New Russian Diasporas outside the European Union


We publish a preliminary research project report exploring adaptation and economic and entrepreneurial strategies among individuals who have left Russia after February 24, 2022, and emigrated to Serbia, Kazakhstan, Israel, Armenia, or Turkey. It studies specific economic strategies these migrants pursue and factors influencing the choice between these options. The project also examines entrepreneurial strategies among relocating Russian citizens and issues impacting these practices. 

The key takeaways from this project are as follows:

  • Entrepreneurial initiatives in new diasporas often do not pursue making profits but are dedicated to finding and connecting people with shared values and are based on solidarity. Simultaneously, these enterprises often target fellow Russians, which can create closed markets.
  • In the current climate, national identity (being Russian) is not functioning as a unifying idea. Instead, professional identities and the idea of a shared destiny are the most common points of convergence. Therefore, the most unifying view is “Russian professionals in exile.” Ethnic and religious identity becomes a point of convergence (for example, for Bashkirs or Muslims).
  • People who unite in emerging communities in new diasporas contrast themselves not to local residents but to other Russians — those who remained in Russia, those who left before the war, those who left not because of the war, those Russians, which they perceive as representatives of another social group or bearers of different values. Therefore, new diasporas are open enough to integrate into the host society.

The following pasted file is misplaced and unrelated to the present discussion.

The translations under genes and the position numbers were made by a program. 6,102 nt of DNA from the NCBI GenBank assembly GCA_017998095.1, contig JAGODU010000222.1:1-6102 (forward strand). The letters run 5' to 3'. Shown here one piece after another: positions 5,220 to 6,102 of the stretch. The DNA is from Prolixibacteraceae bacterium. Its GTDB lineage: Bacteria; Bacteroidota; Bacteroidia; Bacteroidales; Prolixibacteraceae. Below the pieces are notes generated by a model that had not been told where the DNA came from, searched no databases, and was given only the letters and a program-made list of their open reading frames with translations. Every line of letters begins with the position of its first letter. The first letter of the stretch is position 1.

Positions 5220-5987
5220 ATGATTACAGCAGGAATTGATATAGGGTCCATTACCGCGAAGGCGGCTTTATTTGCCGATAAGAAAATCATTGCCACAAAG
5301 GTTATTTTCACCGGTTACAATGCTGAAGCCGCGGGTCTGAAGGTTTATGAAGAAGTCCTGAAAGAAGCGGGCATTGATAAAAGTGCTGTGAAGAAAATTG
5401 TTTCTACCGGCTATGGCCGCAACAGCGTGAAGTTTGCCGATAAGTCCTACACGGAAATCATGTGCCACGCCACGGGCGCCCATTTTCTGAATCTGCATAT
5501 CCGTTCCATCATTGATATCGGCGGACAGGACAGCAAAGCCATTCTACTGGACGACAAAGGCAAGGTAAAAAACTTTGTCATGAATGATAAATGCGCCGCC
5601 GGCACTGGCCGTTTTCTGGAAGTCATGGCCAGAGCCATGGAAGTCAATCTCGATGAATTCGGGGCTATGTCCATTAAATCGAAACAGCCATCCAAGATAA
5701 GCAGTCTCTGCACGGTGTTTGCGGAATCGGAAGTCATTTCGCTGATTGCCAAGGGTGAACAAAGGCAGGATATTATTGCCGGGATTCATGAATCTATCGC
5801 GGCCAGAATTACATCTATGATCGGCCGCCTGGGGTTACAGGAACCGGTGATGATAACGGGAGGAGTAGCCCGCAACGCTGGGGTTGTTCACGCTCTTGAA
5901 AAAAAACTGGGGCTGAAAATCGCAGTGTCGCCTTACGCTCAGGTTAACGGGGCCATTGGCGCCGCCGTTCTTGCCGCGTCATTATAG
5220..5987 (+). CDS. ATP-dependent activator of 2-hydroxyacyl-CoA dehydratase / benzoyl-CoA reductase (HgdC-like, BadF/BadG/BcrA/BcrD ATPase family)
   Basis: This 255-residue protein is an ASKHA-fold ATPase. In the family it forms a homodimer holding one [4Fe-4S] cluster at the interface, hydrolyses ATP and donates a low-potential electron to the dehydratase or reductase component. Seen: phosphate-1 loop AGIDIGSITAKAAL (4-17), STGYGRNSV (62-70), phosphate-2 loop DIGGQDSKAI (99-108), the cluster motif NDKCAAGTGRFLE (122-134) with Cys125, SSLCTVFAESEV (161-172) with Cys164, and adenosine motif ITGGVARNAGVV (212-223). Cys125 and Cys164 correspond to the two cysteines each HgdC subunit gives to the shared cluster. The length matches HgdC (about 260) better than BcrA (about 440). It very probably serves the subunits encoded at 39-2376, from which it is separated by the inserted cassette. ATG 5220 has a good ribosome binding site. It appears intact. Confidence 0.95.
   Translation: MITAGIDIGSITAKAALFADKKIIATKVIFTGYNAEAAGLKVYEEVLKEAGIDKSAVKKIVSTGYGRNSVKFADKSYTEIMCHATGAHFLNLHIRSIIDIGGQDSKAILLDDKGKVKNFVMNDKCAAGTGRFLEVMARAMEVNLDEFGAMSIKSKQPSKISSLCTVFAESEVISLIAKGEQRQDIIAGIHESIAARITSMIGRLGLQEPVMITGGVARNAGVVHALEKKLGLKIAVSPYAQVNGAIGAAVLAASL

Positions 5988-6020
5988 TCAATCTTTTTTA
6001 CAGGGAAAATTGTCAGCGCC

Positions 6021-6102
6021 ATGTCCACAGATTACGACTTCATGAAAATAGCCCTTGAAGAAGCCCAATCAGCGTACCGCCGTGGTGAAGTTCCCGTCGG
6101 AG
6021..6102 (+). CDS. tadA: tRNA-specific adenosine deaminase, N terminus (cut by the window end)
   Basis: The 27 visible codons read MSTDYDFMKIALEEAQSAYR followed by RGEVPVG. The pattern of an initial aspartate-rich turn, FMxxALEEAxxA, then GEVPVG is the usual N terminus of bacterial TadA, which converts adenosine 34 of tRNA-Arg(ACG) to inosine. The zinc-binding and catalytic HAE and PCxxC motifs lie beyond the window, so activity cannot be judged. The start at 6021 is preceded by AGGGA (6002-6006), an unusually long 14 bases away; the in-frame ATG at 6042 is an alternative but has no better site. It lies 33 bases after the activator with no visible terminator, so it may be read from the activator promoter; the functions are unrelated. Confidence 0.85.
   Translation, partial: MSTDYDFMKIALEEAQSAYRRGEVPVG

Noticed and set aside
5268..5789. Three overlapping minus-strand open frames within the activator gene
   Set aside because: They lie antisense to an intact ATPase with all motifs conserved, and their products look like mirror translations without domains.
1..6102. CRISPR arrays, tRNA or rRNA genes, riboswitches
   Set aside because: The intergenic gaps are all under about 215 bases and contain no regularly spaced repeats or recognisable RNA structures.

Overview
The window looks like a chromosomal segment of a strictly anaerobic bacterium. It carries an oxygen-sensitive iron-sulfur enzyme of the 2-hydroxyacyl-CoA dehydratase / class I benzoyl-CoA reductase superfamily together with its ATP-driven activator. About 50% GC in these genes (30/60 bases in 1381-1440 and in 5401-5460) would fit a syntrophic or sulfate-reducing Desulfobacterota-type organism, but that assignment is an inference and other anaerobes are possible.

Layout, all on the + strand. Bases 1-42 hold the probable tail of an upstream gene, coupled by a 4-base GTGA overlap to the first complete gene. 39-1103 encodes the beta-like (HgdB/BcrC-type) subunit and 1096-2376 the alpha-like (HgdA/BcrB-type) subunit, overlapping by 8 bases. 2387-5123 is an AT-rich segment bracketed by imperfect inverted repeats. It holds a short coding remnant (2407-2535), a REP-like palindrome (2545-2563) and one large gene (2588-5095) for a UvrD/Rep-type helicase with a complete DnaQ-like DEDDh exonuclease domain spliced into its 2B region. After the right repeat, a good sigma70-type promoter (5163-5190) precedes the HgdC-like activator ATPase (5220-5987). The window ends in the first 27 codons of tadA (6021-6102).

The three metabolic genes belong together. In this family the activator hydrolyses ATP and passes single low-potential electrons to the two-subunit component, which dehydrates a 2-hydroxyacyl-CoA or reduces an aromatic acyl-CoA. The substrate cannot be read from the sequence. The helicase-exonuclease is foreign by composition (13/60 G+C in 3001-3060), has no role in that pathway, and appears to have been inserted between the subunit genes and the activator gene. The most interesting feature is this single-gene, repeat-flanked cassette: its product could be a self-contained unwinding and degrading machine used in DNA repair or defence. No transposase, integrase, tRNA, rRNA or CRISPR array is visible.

• There is a significant dispersity of economic strategies between countries in the sample and some differentiation in each. For instance, in Israel, migrants prefer to work for the local market or international companies. Working remotely for Russian-based employers is widespread in Kazakhstan. 
  • Many Russian citizens in new diasporas aspire and dream of moving further to Europe (to member-states of the European Union in particular) and the United States because they believe these countries align more with their values. At the same time, such a move is perceived as complex and challenging, requiring an increase in one’s professional level. 

This preliminary report summarises the key takeaways of a research project conducted in 2023 by the Social Foresight Group and commissioned by the Ideas for Russia platform and the Boris Nemtsov Foundation for Freedom. Ideas for Russia is a research initiative founded in 2022 by the Faculty of Social Sciences (Charles University), the Prague-based Institute of International Relations, and the Boris Nemtsov Foundation for Freedom gGmbH.  Social Foresight Group is an independent research collective that unites social researchers from Russia who left the country in 2022 because of disagreement with the political regime. Members of the group who participated in implementing this research project: Anna Kuleshova (project coordinator), Ilya Lomakin, Elena Nikiforova, Kseniia Pavlenko, Maria Volkova (head of research), Alexey Voronkov. The report was produced by Maria Volkova, Kseniia Pavlenko & Anna Kuleshova & Alexei Voronkov — and edited by Dmitry Kokorin. 

The report is available for downloading through these links: 

Russian version

English version

The complete project report will be forthcoming in the fall of 2023.